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The Windhover Contemplation Center: Unification of Landscaping, Art and Architecture

This refuge near Stanford University is a prime example of how to use natural elements to create a meditative environment.



The hustle and bustle at a university can be stressful at times, especially when one needs to think clearly in order to get things done. Students and professors who are doing lots of brainwork, need some sort of timeout to come down and let the mind rest. The Winhover Contemplative Center near Stanford University, California, is a place constructed especially for replenishing and invigorating the spirit. To achieve this, the Aidlin Darling Design studio combined the arts of landscaping, architecture and painting.

The sanctuary is located in the heart of the campus on a former parking lot adjacent to a natural oak grove. The extended progression to the building’s entry through a long private garden, sheltered from its surroundings by a line of tall bamboo, allows members of the Stanford community to shed the outside world before entering the sanctuary. Within, the space opens fully to the oak grove to the east and the Papua New Guinea Sculpture Garden beyond.

Thick rammed earth walls and wood surfaces further heighten the visitor’s sensory experience acoustically, tactilely, olfactorily, as well as visually.  The walls of the Contemplation Center are hung with five large paintings by Nathan Oliveira, a former art professor at Stanford. His work was inspired by kestrels, flying peacfully in the sky above the campus.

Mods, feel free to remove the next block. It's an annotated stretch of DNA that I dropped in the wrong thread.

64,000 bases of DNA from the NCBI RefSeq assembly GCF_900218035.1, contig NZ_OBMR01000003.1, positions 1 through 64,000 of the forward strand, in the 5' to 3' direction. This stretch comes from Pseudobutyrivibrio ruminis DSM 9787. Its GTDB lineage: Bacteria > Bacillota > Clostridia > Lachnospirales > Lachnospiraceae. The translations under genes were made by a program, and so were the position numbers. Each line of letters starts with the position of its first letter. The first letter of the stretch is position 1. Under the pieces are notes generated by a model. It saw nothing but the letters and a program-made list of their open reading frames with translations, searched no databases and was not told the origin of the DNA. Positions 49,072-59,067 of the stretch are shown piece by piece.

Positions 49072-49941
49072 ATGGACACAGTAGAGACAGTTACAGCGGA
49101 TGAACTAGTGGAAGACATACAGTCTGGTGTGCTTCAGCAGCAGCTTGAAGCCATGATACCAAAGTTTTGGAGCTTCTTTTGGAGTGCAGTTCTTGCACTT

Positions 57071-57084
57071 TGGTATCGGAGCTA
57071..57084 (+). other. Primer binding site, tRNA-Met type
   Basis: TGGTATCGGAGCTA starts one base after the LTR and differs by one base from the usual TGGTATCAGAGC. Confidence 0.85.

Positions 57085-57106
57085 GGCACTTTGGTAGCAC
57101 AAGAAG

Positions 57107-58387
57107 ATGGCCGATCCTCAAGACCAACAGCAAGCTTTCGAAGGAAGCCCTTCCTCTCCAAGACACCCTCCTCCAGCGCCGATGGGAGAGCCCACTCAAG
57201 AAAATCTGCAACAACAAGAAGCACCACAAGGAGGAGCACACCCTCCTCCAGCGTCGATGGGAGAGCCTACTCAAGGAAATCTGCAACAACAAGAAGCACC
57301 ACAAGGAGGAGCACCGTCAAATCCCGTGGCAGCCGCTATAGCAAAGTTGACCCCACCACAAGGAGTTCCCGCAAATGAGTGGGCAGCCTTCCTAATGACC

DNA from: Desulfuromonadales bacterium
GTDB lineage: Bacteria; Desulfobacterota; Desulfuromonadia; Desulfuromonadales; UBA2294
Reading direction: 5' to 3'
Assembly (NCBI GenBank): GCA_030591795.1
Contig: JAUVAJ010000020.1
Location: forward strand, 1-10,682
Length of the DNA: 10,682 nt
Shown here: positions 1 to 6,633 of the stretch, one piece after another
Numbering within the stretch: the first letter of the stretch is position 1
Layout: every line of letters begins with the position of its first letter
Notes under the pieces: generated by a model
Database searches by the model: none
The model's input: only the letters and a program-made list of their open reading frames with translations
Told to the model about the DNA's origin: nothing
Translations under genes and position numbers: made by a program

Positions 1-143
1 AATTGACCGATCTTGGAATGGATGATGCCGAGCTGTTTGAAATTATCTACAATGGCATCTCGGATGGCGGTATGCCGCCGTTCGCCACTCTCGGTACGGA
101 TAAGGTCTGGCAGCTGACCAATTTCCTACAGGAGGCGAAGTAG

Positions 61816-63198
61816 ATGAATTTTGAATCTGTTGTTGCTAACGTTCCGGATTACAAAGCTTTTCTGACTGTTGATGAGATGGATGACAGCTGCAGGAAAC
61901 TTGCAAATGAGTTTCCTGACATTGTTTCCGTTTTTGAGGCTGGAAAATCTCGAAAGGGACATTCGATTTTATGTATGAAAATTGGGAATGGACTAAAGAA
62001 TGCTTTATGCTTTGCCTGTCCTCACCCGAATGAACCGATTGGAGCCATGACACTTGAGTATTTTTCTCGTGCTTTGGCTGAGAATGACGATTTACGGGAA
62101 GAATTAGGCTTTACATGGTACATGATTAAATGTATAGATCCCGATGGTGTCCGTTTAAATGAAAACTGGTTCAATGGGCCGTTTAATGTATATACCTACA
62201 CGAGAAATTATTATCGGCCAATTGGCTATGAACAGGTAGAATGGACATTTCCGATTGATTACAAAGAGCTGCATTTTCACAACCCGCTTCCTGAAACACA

Water, in conjunction with landscape, is used throughout as an aid for contemplation; fountains within the main gallery and the courtyard provide ambient sound while a still reflecting pool to the south reflects the surrounding trees.  Exterior contemplation spaces are integrated into the use of the center, allowing views to the natural surroundings as well as to the paintings within.  From the oak grove to the east, visitors can view the paintings glowing within the center without accessing the building, effectively creating a sanctuary for the Stanford community day and night.

Further information: aidlindarlingdesign.com

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